The type of clothing to take on a safari holiday will depend on a number of things, including the destination, time of year and what type of safari you’re going on. However, there are some fundamental principles of what to wear on safari, as discussed below.
Best Colors to Wear on Safari
The basic rule on what colours to wear on safari is to go neutral. When trying to spot wildlife you’ll have the best chance if you blend in as much as possible with your surroundings, and bright colours will make you conspicuous to animals – particularly if you’re on a walking safari. Ideal colours to wear on safari are natural colours – greens, browns, olives and khakis. Whilst any other neutral colours are fine too there are a number of colours that you definitely shouldn’t wear on safari:
- Camouflage clothing is a big no-no. In some African countries is for army personnel only, and you could theoretically be arrested for wearing it.
- White and very pale coloured clothes show up the dust, so are best kept for evening wear.
- Dark blue and/or black colours can attract tsetse flies – if you’re in Eastern or Central Africa – which have a nasty bite. Tsetse flies are not such an issue in Southern Africa.
Ideal Materials for Safari Clothing
The ideal clothing material for safaris is something lightweight & breathable and makes minimal noise when walking or moving around. Simple cotton works best for shirts and trousers, though there are an increasing number of modern man-made materials that work just as well as cotton and are even more durable.
Use of Layers
Africa is a continent of extremes – it can be extremely cold through the night into early morning and swelteringly hot by the middle of the day. As such it’s a good idea to take multiple layers of clothing so you can add and remove as required – including at least one warm layer like a sweatshirt, fleece or safari jacket. This is particularly important if you’re going to be doing any early morning safaris in an open-sided vehicle.
Essential Safari Clothing Items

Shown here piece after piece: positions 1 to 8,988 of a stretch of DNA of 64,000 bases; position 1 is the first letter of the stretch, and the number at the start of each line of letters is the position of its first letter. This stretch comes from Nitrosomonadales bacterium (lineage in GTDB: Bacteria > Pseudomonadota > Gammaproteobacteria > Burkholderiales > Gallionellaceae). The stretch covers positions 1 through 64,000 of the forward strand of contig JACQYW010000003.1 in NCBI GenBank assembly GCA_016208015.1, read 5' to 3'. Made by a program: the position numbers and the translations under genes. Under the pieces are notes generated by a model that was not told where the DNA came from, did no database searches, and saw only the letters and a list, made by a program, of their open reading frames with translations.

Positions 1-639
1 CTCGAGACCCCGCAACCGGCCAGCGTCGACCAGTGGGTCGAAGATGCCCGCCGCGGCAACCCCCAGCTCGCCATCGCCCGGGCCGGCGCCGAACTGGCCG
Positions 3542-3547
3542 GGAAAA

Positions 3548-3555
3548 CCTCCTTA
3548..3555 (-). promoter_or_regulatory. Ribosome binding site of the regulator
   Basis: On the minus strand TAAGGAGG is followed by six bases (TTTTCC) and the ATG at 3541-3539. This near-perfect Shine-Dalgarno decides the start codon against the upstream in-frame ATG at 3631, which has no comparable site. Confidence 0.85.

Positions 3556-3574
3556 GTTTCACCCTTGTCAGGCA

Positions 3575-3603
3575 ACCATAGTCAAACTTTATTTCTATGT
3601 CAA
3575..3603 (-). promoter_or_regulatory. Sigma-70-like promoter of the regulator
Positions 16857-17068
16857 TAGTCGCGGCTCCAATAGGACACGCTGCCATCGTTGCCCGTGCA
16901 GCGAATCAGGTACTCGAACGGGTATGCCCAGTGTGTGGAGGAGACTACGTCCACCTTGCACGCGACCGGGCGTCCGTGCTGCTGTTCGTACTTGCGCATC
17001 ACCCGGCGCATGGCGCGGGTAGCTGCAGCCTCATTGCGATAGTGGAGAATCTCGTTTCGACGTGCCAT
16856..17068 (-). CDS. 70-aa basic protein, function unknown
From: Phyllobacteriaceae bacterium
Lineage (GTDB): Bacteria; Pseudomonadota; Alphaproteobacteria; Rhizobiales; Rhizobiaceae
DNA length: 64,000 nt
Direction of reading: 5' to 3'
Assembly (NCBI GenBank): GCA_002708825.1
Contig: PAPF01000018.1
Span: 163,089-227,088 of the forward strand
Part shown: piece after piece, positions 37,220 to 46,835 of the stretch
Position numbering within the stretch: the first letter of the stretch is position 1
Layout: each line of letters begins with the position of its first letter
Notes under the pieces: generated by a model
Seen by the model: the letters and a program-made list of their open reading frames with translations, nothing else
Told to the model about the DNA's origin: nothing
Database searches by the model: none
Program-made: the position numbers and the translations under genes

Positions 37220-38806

Most camps and lodges have same day laundry services so you shouldn’t need to take too many clothes. You will need a few comfortable long-sleeved shirts and long-sleeved t-shirts. Long sleeved safari shirts have the advantage of offering protection from the sun and insects, but also being able to roll the sleeves up if it gets too hot. Shirts with a collar to protect the neck from the harsh sun are advisable, as are shirts with pockets to store your bits and pieces (see our article on top things to take on safari if you’re after useful things to fill your pockets with!).
Also pack a pair of comfortable long trousers or two, and pair of shorts. Combat style trousers and shorts are ideal as they have several pockets, ideal for storing compact binoculars, suncream, camera etc. Your long trousers and a long sleeved safari shirt can be worn to stay warm and protect from mosquito bites on evening and night game drives.
Most game drives set off when wildlife is most active – just before sunrise, or late afternoon/early evening. It can get pretty chilly at these times, so some sort of safari jacket or fleece is advisable. A safari jacket has the advantage of offering yet more pockets for storing your safari accessories.
The type of footwear required to wear on safari really will depend on what type of safari you’re on: A gorilla safari means trudging through thick, uneven rainforest, so rugged Gortex boots are ideal. For any kind of walking safaris elsewhere in Africa, it’s advisable to have some sort of hiking boots that cover your ankles – for protection from both bush and snakes. However, for a standard game drive, special safari footwear isn’t necessary. You will be climbing in and out of safari jeeps and maybe a little walking around the bush, so comfortable trainers will work fine.
Whilst not essential safari wear any hat or cap is better than nothing. It will give you protection from the sun, and also shield your eyes from the glare – meaning potentially better wildlife spotting opportunities. The ideal hat is a wide-brimmed safari hat to offer maximum protection.
As mentioned previously, the African sun can offer a surprising amount of harsh glare, so you won’t want to forget your sunglasses to wear on safari. A pair of polarized wrap-around sunglasses will give you protection from both the glare and the dust that’s a feature of many safari game drives, meaning more chance of spotting that distant prowling leopard!
Evening Wear for Safaris
When considering what to wear for safari evenings, bear in mind that the days of jackets and ties at the dinner table are long gone. Most safari lodges have relaxed dress codes for dinner so there’ll be no need to take any formal wear with you. You’ll want to wash and change after a hard and dusty day’s game viewing, but a pair of jeans or trousers and long sleeved shirt will suffice, perhaps along with a warm fleece or safari jacket to ward off the night-time chill.
Be sure to check out whether your lodge has a swimming pool (or perhaps even a beach)…and if so, don’t forget the safari-chic swimwear. A dip between game drives during the middle of the day is a great way to contemplate what you’ve seen whilst working the tan.
Have any other suggestions on what to wear on safari? Feel free to join the discussion in the comments below.